Lisa Middleton, seeking to become only the second out transgender state senator in the U.S., will always speak up about LGBTQ+ issues, but she has plenty to say on other subjects as well.
If she is elected to the California Senate, Middleton wants to bring what she calls “pragmatic leadership” to the state on infrastructure, renewable energy, education, and more. It’s the kind of leadership she says she’s provided since she was elected to the Palm Springs City Council since 2017.
“I believe that I can make a difference, and I believe we have made a difference here in Palm Springs,” she says.
Middleton, who announced her state Senate candidacy early this month, got a boost Thursday toward making that difference, with endorsements from Equality California, the nation’s largest statewide LGBTQ+ civil rights organization, and the LGBTQ Victory Fund, which works to elect out officials throughout the U.S. “I’m absolutely thrilled to have the endorsements of Equality California and Victory Fund,” she tells The Advocate. The former has assured that California has great LGBTQ+ civil rights laws, she says, while the latter has empowered her and many other LGBTQ+ officials.
The nation’s only out trans state senator to date is Delaware’s Sarah McBride, elected in 2020, and there are just a handful of out trans people in state legislatures or other elective offices around the U.S. Middleton was the first out trans person elected to a nonjudicial position in California.
Middleton is so far the only Democrat to announce a 2022 run in California’s Senate District 28, which covers an area in Riverside County, east and south of Los Angeles, including such desert cities as Palm Springs, Rancho Mirage, and Indio, and stretching to the Arizona border (California is in the process of redistricting, so the boundaries may change). One Republican, La Quinta City Council member Steve Sanchez, has announced as well. The incumbent, Republican Melissa Melendez, cannot seek reelection due to term limits. The primary election will be held in June.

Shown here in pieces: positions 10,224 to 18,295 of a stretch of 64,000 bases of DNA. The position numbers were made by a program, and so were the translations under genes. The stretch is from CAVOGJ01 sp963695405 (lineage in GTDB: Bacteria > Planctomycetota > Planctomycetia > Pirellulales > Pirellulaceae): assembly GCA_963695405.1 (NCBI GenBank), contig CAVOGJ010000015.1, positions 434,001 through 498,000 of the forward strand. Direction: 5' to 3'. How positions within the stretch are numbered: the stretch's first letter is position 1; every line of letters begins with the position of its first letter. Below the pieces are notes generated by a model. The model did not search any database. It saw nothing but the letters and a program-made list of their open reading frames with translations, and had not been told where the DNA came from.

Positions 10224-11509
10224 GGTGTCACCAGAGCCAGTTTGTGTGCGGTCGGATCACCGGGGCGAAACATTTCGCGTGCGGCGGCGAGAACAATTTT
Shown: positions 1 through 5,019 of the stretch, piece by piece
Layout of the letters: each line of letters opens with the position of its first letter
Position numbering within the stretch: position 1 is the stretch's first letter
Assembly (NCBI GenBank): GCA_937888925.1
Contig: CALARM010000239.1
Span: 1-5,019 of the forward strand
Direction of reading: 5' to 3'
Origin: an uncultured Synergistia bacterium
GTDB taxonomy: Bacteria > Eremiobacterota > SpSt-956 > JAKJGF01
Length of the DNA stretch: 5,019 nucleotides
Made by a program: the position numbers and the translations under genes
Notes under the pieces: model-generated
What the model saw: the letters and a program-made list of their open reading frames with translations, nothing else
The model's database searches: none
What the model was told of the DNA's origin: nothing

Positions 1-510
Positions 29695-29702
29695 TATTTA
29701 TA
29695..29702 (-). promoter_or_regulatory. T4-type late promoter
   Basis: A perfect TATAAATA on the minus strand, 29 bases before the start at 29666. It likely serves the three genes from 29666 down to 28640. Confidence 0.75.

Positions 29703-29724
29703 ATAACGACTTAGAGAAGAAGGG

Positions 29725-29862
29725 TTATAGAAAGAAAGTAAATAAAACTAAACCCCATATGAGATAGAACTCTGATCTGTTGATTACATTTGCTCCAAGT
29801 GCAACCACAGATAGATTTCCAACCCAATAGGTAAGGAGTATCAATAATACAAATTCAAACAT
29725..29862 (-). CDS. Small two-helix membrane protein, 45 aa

Palm Springs is something of an LGBTQ+ mecca, and that’s reflected in the City Council, which after the 2017 election had all LGBTQ+ members (there’s now one straight ally on the council). Middleton, who was reelected in 2020, is now mayor pro tem, a position that, along with mayor, rotates among the council members. The mayor is bisexual Christy Holstege, who is believed to be the first out bi mayor in the nation and recently announced she’s running for a position in the other house of the state legislature, the California Assembly.
During Middleton’s tenure on the council, she and her colleagues have addressed issues ranging from hyperlocal concerns to the global pandemic. “We have repaved almost half of all the streets in the city, and we have responded really well, I believe, to the COVID emergency,” she says.
The city put strict measures in place early in the pandemic, and now, with vaccines widely available, it requires proof of vaccination or a negative test for admittance to restaurants. The pandemic was of particular concern because of Palm Springs’s large population of older people and those with compromised immune systems due to HIV or other factors. Most of the eligible population is vaccinated, Middleton says.
Also, having heard concerns from older residents who found it hazardous to cross the street from their trailer park to a shopping center, Middleton was named to the California Department of Transportation’s Zero Traffic Fatalities Task Force. The group fought for state legislation, now passed and going into effect in January, to give cities more flexibility in setting speed limits, previously under state control.
“That is the kind of legislation I want to be part of in Sacramento … pragmatic, practical legislation,” she says.
She’s likewise an advocate for better public education, daily rail service between Los Angeles and the desert cities, and improvements to infrastructure, including an energy infrastructure that will provide carbon-neutral power, such as solar and wind farms. That kind of power will fight climate change, of which she says simply, “It’s real.”